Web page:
Israel as a nation faced many dark days, but even as Isaiah warned them of what was to come, he also comforted them with words which also comfort us:

"But now, this is what the LORD says, he who created you, O Jacob, he who formed you, O Israel: Fear not, for I have redeemed you; I have summoned you by name; you are mine. When you pass through the waters, I will be with you; and when you pass through the rivers, they will not sweep over you. When you walk through the fire, you will not be burned; the flames will not set you ablaze. For I am the LORD, your God, the Holy One of Israel, your Savior;... Do not be afraid, for I am with you; I will bring your children from the east and gather you from the west" (Isa. 43:1-2,5). The promise includes our children! Hallelujah!

I've been on both ends of the "fixer" dilemma. Years ago, one of my friends, with all the best intentions in the world, habitually gave me suggestions on what I needed to do, how I could improve this or that in my life. She was a very sweet woman and I wouldn't have hurt her for anything in the world, but finally, enough was enough, and I remember saying, "When you continually try to "fix me," it makes me think I'm broken, and I'm NOT broken."

That thought may be the answer to the whole "fixer" temptation. Do we really want to communicate to our grown children that they are incompetent and unable to cope without our continual advice (sometimes nagging or fault finding)? Do we really want the responsibility of their adult lives after having given so much to get them from childhood to adulthood? Do we wonder why they may not spend as much time with us as we'd like? Paul fingered fathers as the culprits in his comments to the Ephesians and Colossians. However, mothers are as guilty of discouraging their children as fathers are. It's for all of us parents to take to the Lord no matter which side of the situation we find ourselves on. If we feel broken, we act broken; if we feel like we're a failure, then we act it out. Only the unconditional love of God in our lives can stop us at the brink of falling into the abyss, and carry us on eagle's wings into his loving embrace. Once we know who we are in Christ and who He is in us, then the gates of hell itself cannot prevail against us. If God be for us, who can be against us? (Rom. 8:31).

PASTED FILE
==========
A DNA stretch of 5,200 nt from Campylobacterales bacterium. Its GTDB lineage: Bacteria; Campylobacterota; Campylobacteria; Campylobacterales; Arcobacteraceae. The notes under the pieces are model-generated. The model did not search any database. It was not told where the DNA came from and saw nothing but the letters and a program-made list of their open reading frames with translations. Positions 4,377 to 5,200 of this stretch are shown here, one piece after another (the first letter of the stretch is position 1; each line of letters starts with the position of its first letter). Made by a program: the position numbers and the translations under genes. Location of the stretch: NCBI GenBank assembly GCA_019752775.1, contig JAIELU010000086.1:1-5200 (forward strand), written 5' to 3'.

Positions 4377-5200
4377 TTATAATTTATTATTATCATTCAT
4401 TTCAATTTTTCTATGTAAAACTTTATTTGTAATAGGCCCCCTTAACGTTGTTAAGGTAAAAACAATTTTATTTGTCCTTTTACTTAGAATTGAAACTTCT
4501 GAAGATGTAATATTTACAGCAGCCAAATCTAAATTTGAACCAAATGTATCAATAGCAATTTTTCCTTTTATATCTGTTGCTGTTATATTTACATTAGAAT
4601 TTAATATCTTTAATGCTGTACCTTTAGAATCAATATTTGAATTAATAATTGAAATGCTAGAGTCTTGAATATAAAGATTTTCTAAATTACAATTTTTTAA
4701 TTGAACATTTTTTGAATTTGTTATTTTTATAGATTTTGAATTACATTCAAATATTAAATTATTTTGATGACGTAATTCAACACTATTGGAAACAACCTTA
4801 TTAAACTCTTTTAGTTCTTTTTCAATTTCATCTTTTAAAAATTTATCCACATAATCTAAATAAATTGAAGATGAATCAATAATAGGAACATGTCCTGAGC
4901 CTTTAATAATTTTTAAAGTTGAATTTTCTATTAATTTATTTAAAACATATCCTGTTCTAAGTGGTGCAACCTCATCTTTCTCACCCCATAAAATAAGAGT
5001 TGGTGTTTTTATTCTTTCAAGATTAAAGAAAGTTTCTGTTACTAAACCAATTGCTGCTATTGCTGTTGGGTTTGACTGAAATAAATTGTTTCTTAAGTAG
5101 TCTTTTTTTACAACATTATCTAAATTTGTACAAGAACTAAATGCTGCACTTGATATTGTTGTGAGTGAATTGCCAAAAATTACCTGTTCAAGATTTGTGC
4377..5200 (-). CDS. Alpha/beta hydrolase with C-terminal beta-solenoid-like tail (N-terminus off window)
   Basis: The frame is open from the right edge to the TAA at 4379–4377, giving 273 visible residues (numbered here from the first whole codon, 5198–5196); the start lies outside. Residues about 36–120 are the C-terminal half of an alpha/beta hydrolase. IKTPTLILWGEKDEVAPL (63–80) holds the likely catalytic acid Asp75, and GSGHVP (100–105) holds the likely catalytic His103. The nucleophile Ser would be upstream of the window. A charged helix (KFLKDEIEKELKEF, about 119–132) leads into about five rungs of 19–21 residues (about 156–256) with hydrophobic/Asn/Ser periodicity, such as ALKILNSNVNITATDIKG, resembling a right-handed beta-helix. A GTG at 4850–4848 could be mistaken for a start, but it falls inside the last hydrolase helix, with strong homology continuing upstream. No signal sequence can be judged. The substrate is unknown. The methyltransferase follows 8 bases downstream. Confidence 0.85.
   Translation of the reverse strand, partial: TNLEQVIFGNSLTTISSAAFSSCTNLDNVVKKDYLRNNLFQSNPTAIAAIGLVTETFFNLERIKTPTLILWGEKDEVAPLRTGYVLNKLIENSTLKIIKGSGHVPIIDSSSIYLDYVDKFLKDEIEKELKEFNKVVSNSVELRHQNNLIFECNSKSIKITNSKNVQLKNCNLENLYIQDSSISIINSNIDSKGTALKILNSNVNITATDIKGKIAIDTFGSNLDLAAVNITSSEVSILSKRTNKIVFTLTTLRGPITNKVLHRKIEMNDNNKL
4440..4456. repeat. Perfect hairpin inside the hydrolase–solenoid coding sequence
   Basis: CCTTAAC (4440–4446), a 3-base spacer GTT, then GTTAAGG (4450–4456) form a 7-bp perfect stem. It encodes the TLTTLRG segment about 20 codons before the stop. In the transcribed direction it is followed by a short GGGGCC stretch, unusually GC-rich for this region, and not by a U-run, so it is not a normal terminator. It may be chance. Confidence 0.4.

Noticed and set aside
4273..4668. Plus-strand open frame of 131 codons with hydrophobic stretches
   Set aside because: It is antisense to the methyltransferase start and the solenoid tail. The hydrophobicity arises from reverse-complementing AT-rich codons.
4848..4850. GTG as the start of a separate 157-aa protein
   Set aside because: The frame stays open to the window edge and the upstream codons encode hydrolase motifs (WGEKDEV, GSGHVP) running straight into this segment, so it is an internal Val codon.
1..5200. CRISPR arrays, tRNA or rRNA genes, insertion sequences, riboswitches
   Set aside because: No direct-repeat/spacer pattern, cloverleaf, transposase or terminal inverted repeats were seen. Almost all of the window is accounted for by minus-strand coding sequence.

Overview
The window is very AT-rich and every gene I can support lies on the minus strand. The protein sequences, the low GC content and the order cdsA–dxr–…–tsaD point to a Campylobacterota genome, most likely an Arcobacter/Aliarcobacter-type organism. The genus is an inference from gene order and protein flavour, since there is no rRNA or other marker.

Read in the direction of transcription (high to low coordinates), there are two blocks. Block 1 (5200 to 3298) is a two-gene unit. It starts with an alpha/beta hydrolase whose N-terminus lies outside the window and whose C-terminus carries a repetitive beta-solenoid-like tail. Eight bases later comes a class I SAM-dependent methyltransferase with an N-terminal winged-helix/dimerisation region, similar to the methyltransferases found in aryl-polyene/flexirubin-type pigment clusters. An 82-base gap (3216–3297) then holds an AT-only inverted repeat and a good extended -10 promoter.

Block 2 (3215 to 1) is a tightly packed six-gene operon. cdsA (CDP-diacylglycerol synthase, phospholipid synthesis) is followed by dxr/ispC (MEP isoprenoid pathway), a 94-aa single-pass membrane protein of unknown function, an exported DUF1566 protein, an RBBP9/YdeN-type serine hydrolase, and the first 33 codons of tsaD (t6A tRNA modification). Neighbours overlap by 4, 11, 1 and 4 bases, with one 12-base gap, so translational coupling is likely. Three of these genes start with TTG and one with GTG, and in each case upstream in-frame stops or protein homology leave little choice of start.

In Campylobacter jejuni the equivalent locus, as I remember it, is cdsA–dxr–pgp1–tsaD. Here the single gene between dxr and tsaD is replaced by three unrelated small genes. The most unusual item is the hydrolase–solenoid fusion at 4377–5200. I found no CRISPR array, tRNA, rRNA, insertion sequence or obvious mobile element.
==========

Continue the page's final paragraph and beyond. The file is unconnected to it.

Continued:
Our families, mean well, no matter how they behave. One of our friends who was frustrated with her grown children, concluded, "God should have thought one more day before creating families." My take is that God created families to give us practice in "speaking peace to the heathen" (Zech. 9:10). You can decide for yourself whether that's a joke or pretty close to the truth.